Sebastien Toutant felt a painful sting in his rib cage that took his breath away the moment he crashed down hard at the bottom of the X Games slopestyle course in Aspen last week.
The Canadian snowboarder was sure he had broken some ribs — a diagnosis that was confirmed at an Aspen hospital shortly after — but he was already making plans to get back on the slopes before the end of the season.
"There's a lot of people out there when they get injured it makes them push on the brakes, they're scared to do it again, but for me it's the opposite," Toutant said in a phone interview Wednesday from his Montreal home. "When I get injured, it makes me miss snowboarding. It makes me think about how lucky I am to be doing this every day and I think that's super important.
"You start reflecting on what you did and thinking about stuff you can do better, and you want it so bad that it gives you back any motivation that maybe you (lost) over time."
The l'Assomption, Que., native, went into the X Games on a wave of confidence following a gold-medal win at a World Cup in Switzerland a week before.
But he didn't make it to the final in Aspen, crashing on his third of three qualifying runs — on his last jump in an otherwise solid routine — last Thursday.
Toutant was sitting in a disappointing 14th place after the first two runs and felt pressure to nail his last one in an effort to make the final. But grey skies limited visibility and a wet snowfall accumulating by the minute made the course much more challenging.
"I was trying a backside 1440 triple cork, which is a trick I have down pretty well," Toutant said. "It's a hard trick but it's not my hardest, and I think with the conditions and lack of speed and not being able to really practise it the last two days, it definitely didn't help.
"But it's part of it. It's snowboarding. It could have been worse so I'm pretty lucky."
Toutant broke three ribs on his left side and said others "popped out" on impact. The 27-year-old stayed in an Aspen hospital for a couple days before returning to Montreal on Monday night. He was back in the gym Tuesday, doing some light work to test his boundaries.
While he's not at the level of the elaborate workout techniques he likes to share on social media — featuring home-made obstacle courses with stability balls, plyo boxes, foam rollers and anything else he can jump on or over — Toutant said he's moving well and expects to be competition-ready for the Burton U.S. Open in Vail, Colo., late next month.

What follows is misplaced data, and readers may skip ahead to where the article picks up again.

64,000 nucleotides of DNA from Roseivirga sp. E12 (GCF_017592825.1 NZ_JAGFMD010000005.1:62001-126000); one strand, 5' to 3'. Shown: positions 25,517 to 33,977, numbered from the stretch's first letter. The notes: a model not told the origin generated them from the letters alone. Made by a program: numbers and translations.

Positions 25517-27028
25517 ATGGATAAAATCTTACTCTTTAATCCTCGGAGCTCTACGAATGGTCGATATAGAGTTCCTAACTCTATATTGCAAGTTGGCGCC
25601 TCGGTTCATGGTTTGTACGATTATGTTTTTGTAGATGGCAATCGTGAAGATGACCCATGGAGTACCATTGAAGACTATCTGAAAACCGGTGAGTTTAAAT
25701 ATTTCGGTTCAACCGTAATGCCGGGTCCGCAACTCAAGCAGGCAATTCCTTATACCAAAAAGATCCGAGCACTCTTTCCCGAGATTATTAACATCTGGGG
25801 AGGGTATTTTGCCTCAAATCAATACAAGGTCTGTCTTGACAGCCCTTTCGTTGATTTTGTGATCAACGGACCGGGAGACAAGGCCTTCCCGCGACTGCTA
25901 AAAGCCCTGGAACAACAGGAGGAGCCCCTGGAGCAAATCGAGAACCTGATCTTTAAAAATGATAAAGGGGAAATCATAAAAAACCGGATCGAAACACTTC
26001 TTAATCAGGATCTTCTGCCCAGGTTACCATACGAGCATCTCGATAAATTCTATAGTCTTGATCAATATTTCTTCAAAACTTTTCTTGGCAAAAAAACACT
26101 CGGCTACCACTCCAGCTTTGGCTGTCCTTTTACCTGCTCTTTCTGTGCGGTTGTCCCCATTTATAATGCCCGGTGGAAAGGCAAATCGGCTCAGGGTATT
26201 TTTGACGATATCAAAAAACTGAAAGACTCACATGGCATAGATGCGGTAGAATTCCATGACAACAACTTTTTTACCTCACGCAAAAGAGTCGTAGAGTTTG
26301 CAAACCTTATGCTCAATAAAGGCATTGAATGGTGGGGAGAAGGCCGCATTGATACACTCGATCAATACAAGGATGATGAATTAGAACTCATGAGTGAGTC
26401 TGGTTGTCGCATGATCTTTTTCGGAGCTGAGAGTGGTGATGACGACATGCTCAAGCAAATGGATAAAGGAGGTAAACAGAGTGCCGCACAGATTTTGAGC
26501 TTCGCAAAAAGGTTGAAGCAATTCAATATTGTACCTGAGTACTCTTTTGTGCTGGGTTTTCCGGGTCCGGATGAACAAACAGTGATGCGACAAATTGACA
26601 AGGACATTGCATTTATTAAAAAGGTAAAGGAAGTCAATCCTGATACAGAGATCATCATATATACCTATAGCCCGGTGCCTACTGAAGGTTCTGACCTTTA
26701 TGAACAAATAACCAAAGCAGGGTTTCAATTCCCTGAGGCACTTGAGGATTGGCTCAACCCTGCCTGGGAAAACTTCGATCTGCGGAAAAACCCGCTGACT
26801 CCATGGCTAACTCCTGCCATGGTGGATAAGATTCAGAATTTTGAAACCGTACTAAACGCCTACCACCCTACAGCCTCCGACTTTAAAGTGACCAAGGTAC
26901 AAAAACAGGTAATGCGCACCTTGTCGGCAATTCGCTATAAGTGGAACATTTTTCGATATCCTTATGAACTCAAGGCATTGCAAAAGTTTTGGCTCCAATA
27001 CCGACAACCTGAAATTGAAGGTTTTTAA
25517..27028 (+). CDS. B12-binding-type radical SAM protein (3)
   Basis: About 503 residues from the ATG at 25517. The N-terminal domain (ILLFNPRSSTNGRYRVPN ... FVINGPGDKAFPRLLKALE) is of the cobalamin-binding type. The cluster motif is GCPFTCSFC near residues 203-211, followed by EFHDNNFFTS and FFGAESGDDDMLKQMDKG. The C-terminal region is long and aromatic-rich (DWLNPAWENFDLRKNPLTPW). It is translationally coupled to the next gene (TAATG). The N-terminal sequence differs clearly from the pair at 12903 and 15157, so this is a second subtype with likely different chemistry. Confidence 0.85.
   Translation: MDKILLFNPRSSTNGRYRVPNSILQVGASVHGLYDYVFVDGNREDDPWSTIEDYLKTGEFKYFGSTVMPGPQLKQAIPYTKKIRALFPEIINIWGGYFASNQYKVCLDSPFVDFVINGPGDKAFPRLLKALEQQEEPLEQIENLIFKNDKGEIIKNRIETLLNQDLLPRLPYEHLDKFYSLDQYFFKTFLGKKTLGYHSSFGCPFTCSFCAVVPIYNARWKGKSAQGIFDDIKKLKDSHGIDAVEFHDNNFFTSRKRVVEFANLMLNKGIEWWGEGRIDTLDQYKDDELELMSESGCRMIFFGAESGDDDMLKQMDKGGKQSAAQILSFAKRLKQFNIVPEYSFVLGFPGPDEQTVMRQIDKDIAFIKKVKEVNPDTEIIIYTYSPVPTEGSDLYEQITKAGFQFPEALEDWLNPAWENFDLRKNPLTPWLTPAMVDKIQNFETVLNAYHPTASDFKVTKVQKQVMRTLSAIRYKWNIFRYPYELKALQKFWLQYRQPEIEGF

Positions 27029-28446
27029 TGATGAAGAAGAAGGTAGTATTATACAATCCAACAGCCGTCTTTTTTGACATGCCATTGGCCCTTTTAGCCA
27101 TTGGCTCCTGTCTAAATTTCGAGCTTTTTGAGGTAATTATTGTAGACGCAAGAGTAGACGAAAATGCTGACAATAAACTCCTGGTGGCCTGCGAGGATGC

"I'm kinda balancing between wanting to push and not wanting to hurt it too much. You want to build from it," he said. "I'm able to do some biking, a little bit of stability stuff. ... It feels good. For me as an athlete to be able to go to the gym and do something, it just makes your rehab way more fun.
"It sucks to be sitting on the couch. Some people break their ribs and can't walk for days so I'm glad I'm able to do something."
Toutant, the reigning Olympic champion in big air, is no stranger to snowboarding injuries.
He's broken his ankles (three times), wrist, jaw and collar bone, separated his shoulder and had other rib injuries in the past.
He also nearly missed the 2018 Olympics when he developed a compressed disc in his lower back the year before. While he said the broken jaw was probably his most painful injury, Toutant called the compressed disc the scariest of his career.
"Every time I was snowboarding, the whole right side of my back was seizing up. I couldn't really move," he said. "At the gym I felt so strong and could do whatever I wanted but as soon as I was on a board, being in the air and grabbing and putting pressure on my lower back, that just wasn't working."
Toutant ultimately worked through that injury with a cortisone injection and came back strong enough to win gold in big air's Olympic debut in Pyeongchang.
Now he's hopeful his trend of solid returns will continue after his latest setback.
"Every time I've gotten injured, I feel like I've come back more motivated than ever," Toutant said. "I want to get back as soon as possible but not just get back, I also want to be stronger and better than before."
This report by The Canadian Press was first published Jan. 29, 2020.
Melissa Couto, The Canadian Press